A charitable lead trust is a philanthropic and estate planning tool. A donor can transfer assets, such as cash, stocks and artwork, to a trust for a set term of years. Each year, payments are made from the trust to the church. It is called a lead trust because the church is entitled to the lead (or first) interest in the trust’s assets and the non-charitable beneficiary receives the remainder (or second-in-line) interest. Once the trust's term expires, what is left goes to the donor's heirs. Handling assets in this way can shelter the assets' appreciation from estate taxes.
Two Types of Charitable Lead Trusts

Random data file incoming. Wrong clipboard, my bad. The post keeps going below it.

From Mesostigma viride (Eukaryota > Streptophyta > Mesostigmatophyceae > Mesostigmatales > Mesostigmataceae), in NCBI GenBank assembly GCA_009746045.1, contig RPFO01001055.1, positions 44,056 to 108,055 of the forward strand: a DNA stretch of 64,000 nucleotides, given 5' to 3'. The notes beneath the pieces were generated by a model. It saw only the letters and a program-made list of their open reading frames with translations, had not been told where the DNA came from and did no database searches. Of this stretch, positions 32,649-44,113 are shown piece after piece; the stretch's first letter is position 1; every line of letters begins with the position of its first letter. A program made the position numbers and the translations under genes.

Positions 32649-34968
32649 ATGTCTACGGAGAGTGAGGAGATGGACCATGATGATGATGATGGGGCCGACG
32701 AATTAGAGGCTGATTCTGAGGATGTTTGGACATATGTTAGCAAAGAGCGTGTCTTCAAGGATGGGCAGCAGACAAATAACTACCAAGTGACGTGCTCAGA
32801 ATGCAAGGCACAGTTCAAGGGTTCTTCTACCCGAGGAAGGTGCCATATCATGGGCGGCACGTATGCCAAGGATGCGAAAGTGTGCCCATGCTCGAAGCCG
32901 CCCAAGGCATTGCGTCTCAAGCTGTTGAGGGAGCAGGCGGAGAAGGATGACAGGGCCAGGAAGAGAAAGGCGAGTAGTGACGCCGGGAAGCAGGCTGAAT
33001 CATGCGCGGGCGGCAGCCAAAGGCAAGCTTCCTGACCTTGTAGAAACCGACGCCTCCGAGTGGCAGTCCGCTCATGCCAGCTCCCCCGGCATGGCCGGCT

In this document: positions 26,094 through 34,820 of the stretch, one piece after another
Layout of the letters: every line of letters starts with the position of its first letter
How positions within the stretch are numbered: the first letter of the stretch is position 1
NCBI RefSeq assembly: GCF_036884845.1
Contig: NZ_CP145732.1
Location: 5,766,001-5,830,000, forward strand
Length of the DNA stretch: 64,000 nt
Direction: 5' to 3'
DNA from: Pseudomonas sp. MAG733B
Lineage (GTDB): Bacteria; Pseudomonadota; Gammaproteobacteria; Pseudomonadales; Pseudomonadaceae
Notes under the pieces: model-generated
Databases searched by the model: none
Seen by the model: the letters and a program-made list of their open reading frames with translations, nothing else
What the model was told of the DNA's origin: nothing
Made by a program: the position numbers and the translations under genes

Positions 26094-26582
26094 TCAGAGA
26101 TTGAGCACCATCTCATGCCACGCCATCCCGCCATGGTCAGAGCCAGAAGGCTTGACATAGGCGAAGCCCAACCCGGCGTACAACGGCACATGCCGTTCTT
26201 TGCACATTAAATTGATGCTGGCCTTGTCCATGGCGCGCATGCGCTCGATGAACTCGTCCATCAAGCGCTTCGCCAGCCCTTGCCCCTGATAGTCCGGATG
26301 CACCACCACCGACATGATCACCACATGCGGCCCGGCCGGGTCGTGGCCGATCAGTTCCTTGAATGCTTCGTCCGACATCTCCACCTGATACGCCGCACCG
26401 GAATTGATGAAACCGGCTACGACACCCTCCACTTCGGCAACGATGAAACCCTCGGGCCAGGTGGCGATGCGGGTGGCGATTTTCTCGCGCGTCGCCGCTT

Charitable lead trusts are of two types: charitable lead annuity trusts and charitable lead unitrusts. In the first type, the donor sets a fixed annual gift for the church. In the unitrust, the church receive a percentage of the trust's value each year. This means that those benefits will fluctuate based on the trust's investment returns or losses. Annuity trusts are the most popular because the charitable payments are fixed. In the unitrust assets grow and the percentage going to church uses up more and more money, thus leaving less for the heirs.
These sophisticated estate planning devices will allow members and friends of the church to support the church’s important work and remember one’s heirs. For more information regarding charitable lead trusts and other beneficial trust instruments please contact your estate planning professional, accountant or attorney.